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Acceleration From Earth's Rotation

  1. Oct 30, 2007 #1
    1. The problem statement, all variables and given/known data
    Does a particle at rest on the surface of the earth experience tangential acceleration because of the rotation of the earth? If so, in what direction? If not, explain why not.

    3. The attempt at a solution
    The particle would not have tangential acceleration but rather inward acceleration towards the center of the earth. As the particle is rotating in a circle constantly being pulled towards the center of the earth while it attempts to fly off the earth in a direction perpendicular to the inward acceleration.

    I am wondering if I am missing something here as I don't fully understand tangential acceleration.
  2. jcsd
  3. Oct 30, 2007 #2
    Tangential acceleration is acceleration along the surface of the Earth (if there is) such that from that point you tend to go in a straight line forming a right angle with the line joining you and the centre of the Earth.The Earth has a constant angular velocity and not acceleration.Yes, the centripetal force(due to gravity) will be inward towards the centre of of the Earth and the Centrifugal force will be outward.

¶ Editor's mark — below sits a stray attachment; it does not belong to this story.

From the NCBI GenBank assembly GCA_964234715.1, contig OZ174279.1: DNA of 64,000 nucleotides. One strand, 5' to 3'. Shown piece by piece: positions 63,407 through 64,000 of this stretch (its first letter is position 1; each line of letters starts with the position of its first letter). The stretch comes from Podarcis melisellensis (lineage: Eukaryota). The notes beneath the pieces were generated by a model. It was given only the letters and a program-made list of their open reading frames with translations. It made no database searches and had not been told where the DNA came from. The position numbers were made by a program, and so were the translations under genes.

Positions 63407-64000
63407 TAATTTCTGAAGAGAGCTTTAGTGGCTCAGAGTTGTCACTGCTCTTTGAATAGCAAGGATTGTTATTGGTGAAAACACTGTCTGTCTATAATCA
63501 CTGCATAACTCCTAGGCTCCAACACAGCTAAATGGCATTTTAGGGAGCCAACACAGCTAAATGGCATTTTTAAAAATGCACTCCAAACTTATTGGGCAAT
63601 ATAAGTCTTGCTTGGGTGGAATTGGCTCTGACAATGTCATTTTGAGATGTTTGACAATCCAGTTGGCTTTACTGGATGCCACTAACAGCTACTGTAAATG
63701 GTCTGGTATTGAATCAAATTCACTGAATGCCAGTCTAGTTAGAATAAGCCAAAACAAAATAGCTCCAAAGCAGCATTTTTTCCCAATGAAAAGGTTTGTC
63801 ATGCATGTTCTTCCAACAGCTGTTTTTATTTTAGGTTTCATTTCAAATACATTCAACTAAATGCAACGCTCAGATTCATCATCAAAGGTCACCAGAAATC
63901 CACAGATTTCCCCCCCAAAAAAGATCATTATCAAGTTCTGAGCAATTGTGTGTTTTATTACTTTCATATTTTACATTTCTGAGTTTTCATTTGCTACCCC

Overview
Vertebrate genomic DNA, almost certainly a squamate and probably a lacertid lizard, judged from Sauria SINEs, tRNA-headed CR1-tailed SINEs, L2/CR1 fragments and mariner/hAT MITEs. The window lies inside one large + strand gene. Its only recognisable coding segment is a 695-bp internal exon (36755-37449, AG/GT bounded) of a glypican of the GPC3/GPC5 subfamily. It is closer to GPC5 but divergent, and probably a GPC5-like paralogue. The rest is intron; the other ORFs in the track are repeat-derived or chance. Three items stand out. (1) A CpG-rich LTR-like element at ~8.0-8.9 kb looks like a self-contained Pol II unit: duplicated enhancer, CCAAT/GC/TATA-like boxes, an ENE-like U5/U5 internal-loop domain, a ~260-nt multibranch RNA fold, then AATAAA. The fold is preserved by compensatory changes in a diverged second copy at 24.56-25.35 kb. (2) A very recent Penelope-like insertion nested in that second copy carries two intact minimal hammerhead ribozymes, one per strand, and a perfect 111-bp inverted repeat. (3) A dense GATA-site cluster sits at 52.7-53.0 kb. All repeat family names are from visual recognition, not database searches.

Can you relate to how this would affect your weight. If you are being pulled down by Earth's gravity and you have a force acting outward(centrifugal) against it , will your weight change?
  4. Oct 30, 2007 #3
    =/ You've confused me more. I've never encountered centrifugal force in my physics class, so I'm not sure how to answer your question. But by your definition of tangential acceleration, there is none when a particle is resting on the earth, only the centripetal acceleration towards the center of the earth and the tangential velocity (?) of the particle at a right angle to the acceleration.
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